Key considerations for biosimilars in the US

Biosimilars/Research | Posted 12/04/2019 post-comment0 Post your comment

Key considerations regarding biosimilars for payers in the US are discussed in a recent review [1]. The authors explore factors promoting the uptake of biosimilars, interchangeability and naming considerations, and challenges to uptake. 

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Uptake of biosimilars
While acquisition-cost benefits are the primary factor driving the uptake of biosimilars, quality, safety, and clinical efficacy considerations are vital in the decision to select a biosimilar over the originator biological, or another biosimilar of the same originator. For physicians, patients and payers, additional considerations include manufacturer reliability, reimbursement rates set by commercial payers or Medicare, and support services for physicians and patients.

Totality of evidence for biosimilars
For biosimilars, the regulatory review process is based on the totality of evidence generated in support of the biosimilarity claim.

The biosimilar clinical programme aims to demonstrate that the proposed biosimilar is similar to the originator biological based on analytical assessments, and that it does not have clinically meaningful differences from the originator biological, based on comparative clinical studies.

Extrapolation is a unique component of the biosimilar development programme, and involves using a biosimilar in indications that the originator biological is approved for, but in which the biosimilar was not clinically evaluated. The justification for extrapolation addresses whether the same mechanism of action applies in each indication, and in the similarity of the products’ immunogenicity, pharmacokinetic and biodistribution profiles in different patient populations.

Interchangeability is a Food and Drug Administration (FDA) designation unique to the US which provides the basis for autonomous substitution, a practice whereby a pharmacist may dispense a biosimilar product instead of the prescribed biological without notification of, or permission from, the prescriber [2]. Substitution may lead to alternation between originator biologicals and biosimilars, in particular for treatments with a long course of therapy. The potential risks associated with multiple switching, such as immunogenicity and diminished efficacy, are evaluated in biosimilar clinical switching studies, and manufacturers who decide to pursue the optional designation of interchangeability are required to generate evidence through such studies.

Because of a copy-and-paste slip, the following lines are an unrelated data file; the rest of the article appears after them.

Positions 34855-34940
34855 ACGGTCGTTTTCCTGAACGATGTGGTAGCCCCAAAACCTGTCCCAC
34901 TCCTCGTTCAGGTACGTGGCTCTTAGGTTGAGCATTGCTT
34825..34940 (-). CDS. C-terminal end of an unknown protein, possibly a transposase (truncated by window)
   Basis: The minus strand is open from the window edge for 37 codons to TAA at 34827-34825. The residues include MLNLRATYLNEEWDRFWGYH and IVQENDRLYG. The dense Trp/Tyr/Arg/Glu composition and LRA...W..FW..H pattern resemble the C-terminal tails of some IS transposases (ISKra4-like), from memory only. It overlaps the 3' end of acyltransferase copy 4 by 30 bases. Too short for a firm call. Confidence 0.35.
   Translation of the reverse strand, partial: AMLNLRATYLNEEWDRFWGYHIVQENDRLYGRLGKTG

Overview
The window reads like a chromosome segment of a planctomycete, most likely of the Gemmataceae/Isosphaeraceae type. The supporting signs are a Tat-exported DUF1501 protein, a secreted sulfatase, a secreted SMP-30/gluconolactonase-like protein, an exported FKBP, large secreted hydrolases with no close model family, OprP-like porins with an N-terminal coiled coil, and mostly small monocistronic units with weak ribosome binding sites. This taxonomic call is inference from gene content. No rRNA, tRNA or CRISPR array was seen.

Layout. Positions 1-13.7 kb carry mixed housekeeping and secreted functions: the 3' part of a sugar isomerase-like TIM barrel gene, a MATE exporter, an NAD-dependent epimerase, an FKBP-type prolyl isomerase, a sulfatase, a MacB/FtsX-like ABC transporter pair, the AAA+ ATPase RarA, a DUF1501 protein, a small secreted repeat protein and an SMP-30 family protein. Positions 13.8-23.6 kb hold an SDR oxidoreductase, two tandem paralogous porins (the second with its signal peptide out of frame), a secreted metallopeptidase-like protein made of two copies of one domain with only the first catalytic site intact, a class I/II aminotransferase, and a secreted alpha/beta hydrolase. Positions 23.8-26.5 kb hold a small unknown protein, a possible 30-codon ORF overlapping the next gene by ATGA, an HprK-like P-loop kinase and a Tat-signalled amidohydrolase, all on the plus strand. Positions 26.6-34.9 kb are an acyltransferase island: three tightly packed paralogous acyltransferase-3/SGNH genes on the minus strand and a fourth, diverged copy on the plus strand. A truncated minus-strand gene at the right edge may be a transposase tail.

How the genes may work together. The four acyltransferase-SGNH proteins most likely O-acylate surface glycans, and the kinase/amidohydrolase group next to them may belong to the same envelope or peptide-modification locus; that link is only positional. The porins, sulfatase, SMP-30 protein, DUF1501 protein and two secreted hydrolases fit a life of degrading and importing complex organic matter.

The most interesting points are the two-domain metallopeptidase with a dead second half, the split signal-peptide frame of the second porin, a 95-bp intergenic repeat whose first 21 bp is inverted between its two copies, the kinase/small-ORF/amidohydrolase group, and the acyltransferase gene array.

While FDA has not yet granted an interchangeable designation to any biosimilar, most US states and Puerto Rico have passed legislation regulating substitution.

The FDA’s 2017 guidance assigns licensed biologicals a distinguishable, non-proprietary name consisting of the core name and an FDA designated, four-letter suffix, which is devoid of meaning [3]. The distinguishable suffix assists with pharmacovigilance and helps minimize the inadvertent substitution of products that are not interchangeable.

Experience in the US
There are a number of potential challenges limiting the uptake of biosimilars. Major considerations include a lack of understanding of the regulatory approval process, limited provider and patient education, concerns over the documentation of adverse events and cost or insurance coverage barriers. In addition, laws, regulations and guidance for biosimilar adoption and substitution vary between state and regional levels and are influenced by state-level factors including board of pharmacy requirements, insurance options and legislative and regulatory structures. These factors together impact pricing and reimbursement strategies. For biosimilars to be adopted into healthcare practice, prices need to be sufficiently low.

Conflict of interest
Mr Smeeding is at JeSTARx Group Texas; Dr Malone is at the College of Pharmacy at the University of Arizona in Tucson; Drs Ramchandani, Stolshek and Green are at Amgen Inc USA; and Mr Schneider is at MediHealthInsight in Arizona. For full details of the authors’ conflict of interest, see the research paper [1].

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Barriers and facilitators to biosimilar prescribing in the UK

1. Smeeding J, Malone DC, Ramchandani M, Stolshek B, Green L, Schneider P. Biosimilars: considerations for payers. P T. 2019;44(2):54-63.
2. Derbyshire M. USA and Europe differ in interchangeability of biosimilars. Generics and Biosimilars Initiative Journal (GaBI Journal). 2017;6(4):183-4. doi:10.5639/gabij.2017.0604.039
3. GaBI Online - Generics and Biosimilars Initiative. FDA issues final guidance on naming biologicals []. Mol, Belgium: Pro Pharma Communications International; [cited 2019 Apr 12]. Available from: 

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